Mellow grassiness and vegetal flavors, and pleasantly sweet. For those that like a vegetal taste that is not too overpowering, this can be a good tea. This green tea is surprisingly patient, with the vegetal taste being a steady companion for many infusions. Really a bargain for this price point, its worth at least getting a sample. Maybe this tea will surprise someone and become an everyday tea?
Longer review, with info on how I brewed it:
Flavors: Grass, Sweet, Vegetal
The dry leaf of this tea smells incredible with a sweet deep chocolatey aroma. The flavour doesn’t transfer perfectly from the aroma and the mouthfeel is rather thin. Still, it is much appreciated that a good quality black tea is used for the base and the chocolate flavour is there as a good complement.
A great Keemun and a great Breakfast Tea. Initially I tried it with just 1 tsp of leaf and the tea was appetising with a slight smokey edge. When I upped the leaf to 1 tbsp, this was an intense, full throated cuppa with woodsy, almost ripe Pu’erh notes. It brews up quick in 2min on the first steep. I sipped my way through 250g of this excellent tea.
Flavors: Dark Wood, Smoke
Drinking this Darjeeling today. It is absolutely right to go with the hot weather outside. Hot in this case is a relative term. You need to understand that I am most comfortable in the zone between -10 and +10 degrees C and it is 21 C outside at the moment.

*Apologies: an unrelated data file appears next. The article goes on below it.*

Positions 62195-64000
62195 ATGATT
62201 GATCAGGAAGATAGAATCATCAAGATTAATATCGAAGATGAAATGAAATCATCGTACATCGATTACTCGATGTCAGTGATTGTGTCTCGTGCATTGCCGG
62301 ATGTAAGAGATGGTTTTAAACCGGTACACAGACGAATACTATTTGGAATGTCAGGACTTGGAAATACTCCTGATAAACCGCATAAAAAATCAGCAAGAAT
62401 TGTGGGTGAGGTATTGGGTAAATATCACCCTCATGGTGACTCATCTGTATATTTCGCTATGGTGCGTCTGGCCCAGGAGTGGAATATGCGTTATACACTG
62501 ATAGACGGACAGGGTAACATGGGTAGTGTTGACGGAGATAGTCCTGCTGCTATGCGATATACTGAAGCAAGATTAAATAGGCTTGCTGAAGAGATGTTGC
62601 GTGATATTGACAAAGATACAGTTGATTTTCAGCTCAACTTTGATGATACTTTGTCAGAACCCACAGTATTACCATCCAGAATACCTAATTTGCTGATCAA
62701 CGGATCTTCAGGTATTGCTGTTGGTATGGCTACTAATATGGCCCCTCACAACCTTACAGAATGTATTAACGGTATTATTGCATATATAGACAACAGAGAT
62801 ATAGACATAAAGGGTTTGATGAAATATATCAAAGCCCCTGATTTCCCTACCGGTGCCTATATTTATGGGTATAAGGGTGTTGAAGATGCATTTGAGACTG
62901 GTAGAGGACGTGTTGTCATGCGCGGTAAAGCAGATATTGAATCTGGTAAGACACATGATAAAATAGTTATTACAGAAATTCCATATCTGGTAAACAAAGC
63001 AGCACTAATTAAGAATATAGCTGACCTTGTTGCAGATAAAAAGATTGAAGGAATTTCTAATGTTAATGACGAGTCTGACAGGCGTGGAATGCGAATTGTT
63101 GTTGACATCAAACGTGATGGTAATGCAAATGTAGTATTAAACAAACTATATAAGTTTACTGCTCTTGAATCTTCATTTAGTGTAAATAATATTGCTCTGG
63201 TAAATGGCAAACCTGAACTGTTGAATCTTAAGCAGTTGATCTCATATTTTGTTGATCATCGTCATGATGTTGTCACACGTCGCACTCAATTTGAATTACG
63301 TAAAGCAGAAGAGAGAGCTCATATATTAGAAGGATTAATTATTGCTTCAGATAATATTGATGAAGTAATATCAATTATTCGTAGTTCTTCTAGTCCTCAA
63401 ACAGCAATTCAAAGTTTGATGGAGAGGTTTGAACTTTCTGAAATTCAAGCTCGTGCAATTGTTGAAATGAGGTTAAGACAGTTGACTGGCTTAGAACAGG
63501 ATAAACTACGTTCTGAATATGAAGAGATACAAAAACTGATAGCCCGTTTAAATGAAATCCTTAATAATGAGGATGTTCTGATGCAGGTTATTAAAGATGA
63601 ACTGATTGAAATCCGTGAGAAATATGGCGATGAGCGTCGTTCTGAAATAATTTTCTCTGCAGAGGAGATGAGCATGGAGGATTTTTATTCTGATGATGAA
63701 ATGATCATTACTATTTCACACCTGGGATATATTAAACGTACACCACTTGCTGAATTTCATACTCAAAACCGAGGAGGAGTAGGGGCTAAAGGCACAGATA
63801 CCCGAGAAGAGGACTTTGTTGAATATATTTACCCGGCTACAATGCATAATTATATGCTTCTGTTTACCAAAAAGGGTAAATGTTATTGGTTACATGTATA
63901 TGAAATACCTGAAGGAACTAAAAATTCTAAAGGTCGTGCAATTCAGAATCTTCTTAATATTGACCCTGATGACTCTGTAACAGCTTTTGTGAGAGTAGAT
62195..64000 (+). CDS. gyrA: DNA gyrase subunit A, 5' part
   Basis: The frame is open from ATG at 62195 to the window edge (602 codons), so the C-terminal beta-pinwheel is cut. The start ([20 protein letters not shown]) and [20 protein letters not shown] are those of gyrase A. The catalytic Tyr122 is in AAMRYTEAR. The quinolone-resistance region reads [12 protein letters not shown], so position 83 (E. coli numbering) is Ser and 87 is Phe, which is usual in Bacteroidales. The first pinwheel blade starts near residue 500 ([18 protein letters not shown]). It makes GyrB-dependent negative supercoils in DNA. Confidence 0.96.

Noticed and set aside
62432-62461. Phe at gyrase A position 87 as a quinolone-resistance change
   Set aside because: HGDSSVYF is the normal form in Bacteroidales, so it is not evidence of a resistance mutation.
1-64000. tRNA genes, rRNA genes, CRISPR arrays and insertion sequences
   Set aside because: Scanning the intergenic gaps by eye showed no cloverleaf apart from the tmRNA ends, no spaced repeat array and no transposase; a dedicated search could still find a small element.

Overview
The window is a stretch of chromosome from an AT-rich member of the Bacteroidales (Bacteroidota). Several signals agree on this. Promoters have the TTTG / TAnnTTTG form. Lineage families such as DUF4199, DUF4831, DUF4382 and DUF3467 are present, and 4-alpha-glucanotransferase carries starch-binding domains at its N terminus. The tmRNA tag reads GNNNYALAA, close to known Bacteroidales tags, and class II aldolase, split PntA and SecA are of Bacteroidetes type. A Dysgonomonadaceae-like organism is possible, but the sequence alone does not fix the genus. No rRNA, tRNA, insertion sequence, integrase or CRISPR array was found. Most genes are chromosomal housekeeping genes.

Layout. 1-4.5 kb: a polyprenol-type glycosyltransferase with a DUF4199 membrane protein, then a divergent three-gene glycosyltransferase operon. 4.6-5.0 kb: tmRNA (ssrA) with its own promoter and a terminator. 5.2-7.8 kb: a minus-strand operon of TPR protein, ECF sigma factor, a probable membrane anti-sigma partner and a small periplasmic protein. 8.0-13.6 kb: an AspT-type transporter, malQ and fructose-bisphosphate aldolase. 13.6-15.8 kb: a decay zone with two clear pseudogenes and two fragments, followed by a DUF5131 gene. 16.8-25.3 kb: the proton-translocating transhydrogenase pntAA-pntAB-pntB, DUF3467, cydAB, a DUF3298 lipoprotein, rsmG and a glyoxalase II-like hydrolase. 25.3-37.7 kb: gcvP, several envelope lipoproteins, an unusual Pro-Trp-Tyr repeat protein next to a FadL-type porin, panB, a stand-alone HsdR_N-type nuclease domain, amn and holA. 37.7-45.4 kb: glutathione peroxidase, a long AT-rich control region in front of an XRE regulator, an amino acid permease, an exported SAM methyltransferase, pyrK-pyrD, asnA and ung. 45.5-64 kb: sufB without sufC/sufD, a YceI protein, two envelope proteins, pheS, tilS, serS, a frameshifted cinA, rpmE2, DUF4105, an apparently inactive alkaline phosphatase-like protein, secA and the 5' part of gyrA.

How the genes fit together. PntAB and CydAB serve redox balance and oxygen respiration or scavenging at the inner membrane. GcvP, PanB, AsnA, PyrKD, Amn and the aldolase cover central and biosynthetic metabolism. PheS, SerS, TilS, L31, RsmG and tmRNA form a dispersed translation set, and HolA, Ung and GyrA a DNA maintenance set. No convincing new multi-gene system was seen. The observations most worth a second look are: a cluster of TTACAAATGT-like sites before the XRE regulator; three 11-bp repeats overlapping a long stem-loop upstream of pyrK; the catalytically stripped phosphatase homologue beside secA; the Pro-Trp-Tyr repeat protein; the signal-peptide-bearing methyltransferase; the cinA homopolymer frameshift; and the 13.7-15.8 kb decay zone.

So, the tea is clear, silky and very refreshing with a delicate floral note. Spot on for today.
Surprised not to see this one on here already. Yay, I get to be first, even if it is only a cursory tasting note because I did not sit down and do a full tasting. So, I started the day with Canton’s 2010 Xing Hai, but felt like a change of pace for the evening. I’ll save the rest of the Xing Hai for tomorrow. I’ve now changed to this tea for the evening. It’s a new one on me and I only received it in the post last week. I tried it the day I got it, but was not overly happy with how it brewed. FF Darjeelings are notoriously finicky, and that first trial was a victim of over-enthusiasm and lack of control of the brewing conditions. This second time around is much better.
The first cup came out golden in colour. It was clear, crisp and silky in texture. Light muscatel flavour is there, some sweetness and some dryness. It has many of the characteristics of some light, dry white wines I have had in the past. The second cup I steeped for 3 minutes and that was perhaps a touch too long. The previous flavours were all enhanced but an edge of astringency has introduced itself. I shall steep a third cup for 3 minutes again later and see how it does, but I can definitely state that this tea passes muster for this Darjeeling fan. I’m not completely blown away by it, but I am definitely satisfied.
The dry tea is an appealing mix of green, white and brown leaves. The tea soup is clear and golden with a fruity and vegetal aroma. The astringency is very faint, perhaps because I was careful to steep at the recommended temp of 195F and time of 2 min. I’ve learned it’s worthwhile to coddle a Darjeeling first flush a bit. Easy drinking was the result and a second steep at 208F for 5 min was a nice bonus.
Flavors: Caramel, Dry Grass, Floral, Fruity, Tangy